Coffee, contestants and the Chamber

Friday, June 29, 2018
Current title holders were introduced at the event: Miss Marshall County Caroline McCormick, Jr. Miss Marshall County Lauren Bivens, Little Miss Marshall County Lydia Stinnett, Little Junior Miss Marshall County Ariel Dixon and Pre-teen Junior Miss Marshall County Leah Curtis.
Tribune photos by Erin Morris

The Marshall County Chamber of Commerce kicked off a busy fortnight of activities with something new on Thursday.

The chamber held a legislative coffee at the Lewisburg Rec Center, featuring an update from the county’s two elected representatives in the General Assembly, the announcement of the citizen of the year, and introductions of the current title holders and the contestants for the upcoming Miss Marshall County pageants.

Rep. Rick Tillis and Sen. Shane Reeves welcomed the morning’s crowd with a short introduction of recent developments in Nashville.

2018 Citizen of the Year Curtis Johnson stands with State Rep. Rick Tillis at the first Legislative Coffee sponsored by the Chamber of Commerce at the Lewisburg Recreation Center.

“Tennessee is in great shape right now,” Tillis explained. “Tennessee has the lowest debt responsibility per person.”

He also mentioned that the demand for skilled tradesmen for industry in Marshall County is growing. Low unemployment is complicating the search for qualified workers.

Sen. Reeves reemphasized the current shape of the state. After introducing himself to the crowd, Reeves covered his current projects and addressed the state testing issues that happened in April.

Contestants and Pageant Director for the 2018 Marshall County Pageant: Shyann Miller, Samantha Prosser, Jenna Grace Hill, Director Jennifer Chandler, Anna Claire Moses, Marti Sullivan, Allison Leigh Henderson, Olivia Wunderlin, Danielle Grace Asbell and Madeline Lewis.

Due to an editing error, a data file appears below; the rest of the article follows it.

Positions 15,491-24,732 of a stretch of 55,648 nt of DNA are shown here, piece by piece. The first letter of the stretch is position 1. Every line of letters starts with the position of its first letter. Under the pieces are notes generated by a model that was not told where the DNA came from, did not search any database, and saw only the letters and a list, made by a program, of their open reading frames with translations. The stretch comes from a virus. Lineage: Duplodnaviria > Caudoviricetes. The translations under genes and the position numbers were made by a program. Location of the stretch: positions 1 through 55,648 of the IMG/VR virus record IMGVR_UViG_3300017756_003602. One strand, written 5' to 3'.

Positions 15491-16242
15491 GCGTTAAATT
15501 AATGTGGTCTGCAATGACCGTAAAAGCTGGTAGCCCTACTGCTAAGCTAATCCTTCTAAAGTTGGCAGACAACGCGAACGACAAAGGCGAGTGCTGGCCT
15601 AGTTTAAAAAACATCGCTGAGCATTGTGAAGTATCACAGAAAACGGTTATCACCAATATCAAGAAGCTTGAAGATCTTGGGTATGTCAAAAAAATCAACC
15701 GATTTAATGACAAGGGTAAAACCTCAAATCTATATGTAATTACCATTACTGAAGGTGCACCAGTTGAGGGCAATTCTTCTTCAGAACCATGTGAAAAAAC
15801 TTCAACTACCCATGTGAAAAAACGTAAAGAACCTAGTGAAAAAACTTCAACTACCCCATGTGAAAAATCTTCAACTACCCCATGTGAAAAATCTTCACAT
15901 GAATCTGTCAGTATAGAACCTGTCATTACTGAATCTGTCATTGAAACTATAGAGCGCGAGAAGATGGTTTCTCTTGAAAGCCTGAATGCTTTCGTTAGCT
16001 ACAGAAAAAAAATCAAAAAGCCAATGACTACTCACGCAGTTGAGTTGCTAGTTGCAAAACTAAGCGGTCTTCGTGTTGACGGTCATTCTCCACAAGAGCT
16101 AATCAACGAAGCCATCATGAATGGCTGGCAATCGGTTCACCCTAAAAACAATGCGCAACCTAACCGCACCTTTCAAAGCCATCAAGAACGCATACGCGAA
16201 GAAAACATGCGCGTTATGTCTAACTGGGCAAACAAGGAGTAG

“We passed a bill that says teachers, students and the schools would not be held accountable,” Reeves said. “We’ve had several upset families, upset teachers, upset principals and upset superintendents.” Frustrated by the state’s ongoing testing problems, the state has moved forward picking a new vendor for the online testing. Education is one the five main expenditures of the state approved budget. According to Reeves, every single dollar of the $37.5 approved budget goes to education, transportation, healthcare, corrections and social services.

The Chamber of Commerce recognized Marshall County resident Curtis Johnson as 2018 Citizen of the Year. In his letter of nomination, he was recognized for being a “wonderful example of a caring and concerned person.”

Also, the chamber introduced the current title holders and contestants of the upcoming Marshall County Pageant, which is on June 30 at 6 p.m. at the Lewisburg Recreation Center.

The Chamber is moving the pageant this year to avoid conflicts resulting from the traditional July 4 date.

The parade will still take place on the 4th of July, beginning at 9 a.m.

Entry forms for those wishing to participate in the parade are available from the Chamber of Commerce. The theme of this year’s parade is “It’s a Grand Old Flag.”